The proximal end of cable 14 is extended through the back side of rear housing 11, and the proximal ends of wires 15 and 17 are soldered to a pair of solder pads 19 on the inside of rear housing 11. Rear housing 11 includes a pair of concave back portions 20 (one shown) for being positioned around half of a round handlebar 43, such as that on a push mower or chain saw (not shown). A tube 48 with a polygonal bore 49 is positioned at each corner inside rear housing 11. Concave mounting bracket 12 is positioned around the other half of handlebar 43. Four screws 21 are extended through the corners of mounting bracket 12 for screwing into corresponding corners of rear housing 11, so as to secure the engine usage meter around handlebar 43.

Front housing 10 and rear housing 11 are shown assembled in the rear view in FIG. 1B. A screw hole 22 is arranged at each end of concave portions 20 for receiving the ends of screws 21 (FIG. 1A). Clip 16 is adapted to be clipped onto an ignition wire of an engine (not shown), and grounding lug 18 is adapted to be bolted to a grounded portion of the engine. The present engine usage meter is electrically connected to an engine in the same way as the hour log disclosed in my U.S. Pat. No. 5,337,003.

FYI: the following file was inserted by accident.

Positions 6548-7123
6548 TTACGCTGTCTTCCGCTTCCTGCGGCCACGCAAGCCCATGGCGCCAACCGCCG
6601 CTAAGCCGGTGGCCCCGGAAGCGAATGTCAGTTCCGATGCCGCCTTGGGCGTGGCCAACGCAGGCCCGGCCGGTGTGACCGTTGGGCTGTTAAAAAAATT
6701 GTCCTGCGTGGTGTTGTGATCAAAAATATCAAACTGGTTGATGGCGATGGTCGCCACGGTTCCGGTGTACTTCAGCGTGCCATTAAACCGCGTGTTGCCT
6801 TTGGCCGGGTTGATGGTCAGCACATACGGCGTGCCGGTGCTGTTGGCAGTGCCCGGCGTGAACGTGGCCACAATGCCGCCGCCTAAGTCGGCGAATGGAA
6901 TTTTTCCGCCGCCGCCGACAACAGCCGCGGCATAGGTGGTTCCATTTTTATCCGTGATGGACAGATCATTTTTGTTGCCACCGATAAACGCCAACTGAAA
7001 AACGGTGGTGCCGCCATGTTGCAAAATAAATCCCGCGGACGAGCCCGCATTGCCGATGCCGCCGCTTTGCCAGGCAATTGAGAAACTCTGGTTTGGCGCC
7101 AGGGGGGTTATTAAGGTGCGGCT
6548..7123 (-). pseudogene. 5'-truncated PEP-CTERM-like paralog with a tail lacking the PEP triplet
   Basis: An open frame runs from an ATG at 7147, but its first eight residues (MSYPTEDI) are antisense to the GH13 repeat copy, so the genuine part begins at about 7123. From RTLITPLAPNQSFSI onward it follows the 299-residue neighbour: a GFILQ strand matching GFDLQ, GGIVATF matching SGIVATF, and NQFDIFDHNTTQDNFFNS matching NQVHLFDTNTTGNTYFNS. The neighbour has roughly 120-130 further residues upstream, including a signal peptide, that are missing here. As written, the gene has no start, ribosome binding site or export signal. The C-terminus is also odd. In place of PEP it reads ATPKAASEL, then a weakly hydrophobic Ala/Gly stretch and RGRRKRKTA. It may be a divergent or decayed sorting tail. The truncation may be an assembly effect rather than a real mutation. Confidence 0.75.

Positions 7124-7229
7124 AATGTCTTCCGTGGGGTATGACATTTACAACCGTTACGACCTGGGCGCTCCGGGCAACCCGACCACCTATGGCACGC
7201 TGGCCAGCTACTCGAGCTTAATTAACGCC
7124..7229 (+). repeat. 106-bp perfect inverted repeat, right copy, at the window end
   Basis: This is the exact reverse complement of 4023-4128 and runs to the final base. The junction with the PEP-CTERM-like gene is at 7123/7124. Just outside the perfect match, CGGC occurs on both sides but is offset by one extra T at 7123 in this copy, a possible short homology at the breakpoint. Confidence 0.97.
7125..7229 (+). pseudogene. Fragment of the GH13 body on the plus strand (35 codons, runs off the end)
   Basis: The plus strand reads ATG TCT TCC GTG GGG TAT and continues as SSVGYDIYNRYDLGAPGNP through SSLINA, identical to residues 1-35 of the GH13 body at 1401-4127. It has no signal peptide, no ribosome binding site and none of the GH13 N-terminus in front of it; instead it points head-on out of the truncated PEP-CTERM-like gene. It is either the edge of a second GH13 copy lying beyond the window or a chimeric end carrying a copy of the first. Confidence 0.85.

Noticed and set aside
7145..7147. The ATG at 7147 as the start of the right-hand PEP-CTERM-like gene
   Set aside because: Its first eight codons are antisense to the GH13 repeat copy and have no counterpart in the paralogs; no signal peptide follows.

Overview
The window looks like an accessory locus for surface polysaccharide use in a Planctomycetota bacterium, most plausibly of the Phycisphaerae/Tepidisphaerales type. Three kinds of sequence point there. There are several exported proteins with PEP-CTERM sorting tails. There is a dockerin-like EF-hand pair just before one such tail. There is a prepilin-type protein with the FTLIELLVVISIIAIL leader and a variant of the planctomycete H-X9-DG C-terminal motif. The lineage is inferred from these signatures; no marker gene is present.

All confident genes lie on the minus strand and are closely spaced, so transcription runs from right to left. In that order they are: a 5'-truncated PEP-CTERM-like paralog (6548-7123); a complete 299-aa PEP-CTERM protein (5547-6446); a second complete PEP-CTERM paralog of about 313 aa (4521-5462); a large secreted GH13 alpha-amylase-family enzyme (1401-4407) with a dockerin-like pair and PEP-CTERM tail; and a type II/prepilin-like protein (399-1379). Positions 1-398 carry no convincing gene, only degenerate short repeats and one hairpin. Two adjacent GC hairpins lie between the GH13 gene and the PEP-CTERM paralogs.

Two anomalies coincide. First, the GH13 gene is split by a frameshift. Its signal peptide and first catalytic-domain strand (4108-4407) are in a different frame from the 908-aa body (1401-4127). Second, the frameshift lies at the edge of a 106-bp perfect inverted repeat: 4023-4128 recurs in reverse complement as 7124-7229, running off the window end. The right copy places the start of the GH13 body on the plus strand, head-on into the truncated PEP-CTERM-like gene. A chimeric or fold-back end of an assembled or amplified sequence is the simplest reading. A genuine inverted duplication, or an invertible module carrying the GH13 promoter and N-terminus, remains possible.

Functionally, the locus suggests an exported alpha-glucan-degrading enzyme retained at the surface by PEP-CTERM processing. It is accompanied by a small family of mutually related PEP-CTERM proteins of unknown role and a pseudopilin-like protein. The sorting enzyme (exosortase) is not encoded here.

As shown in the side sectional view in FIG. 1C, a rim 24 of rear housing 11 is tightly fitted into a groove 25 surrounding the sides of front housing 10, so that the housings are securely attached together to form a water and tamper resistant assembly. A lens 26 mounted on the face of housing 10 covers LCD 13. An integrated circuit or IC 27 is mounted on a printed circuit board or PCB 28, which is connected to LCD 13 via a conductive strip 29. Each of a pair of V-shaped spring contacts 30 (one shown) has one side soldered to PCB 28, and another side urged against a corresponding solder pad 19 (FIG. 1A), so as to provide an electrical connection between PCB 28 and cable 14. A long-life battery (not shown) mounted within housing 10 provides internal power, so that the engine usage meter can be used for monitoring hand-started engines without batteries. Housings 10 and 11 are made of a heat resistant material.

As shown in the side sectional view in FIG. 1D, a round pin 47 integral to front housing 10 is inserted into polygonal bore 49 of tube 48, until the distal end of tube 48 engages a shoulder 50 around the base of pin 47. Pin 47 is tightly fitted within bore 49, so that front housing 10 and rear housing 11 are fixedly attached together, and cannot be easily separated.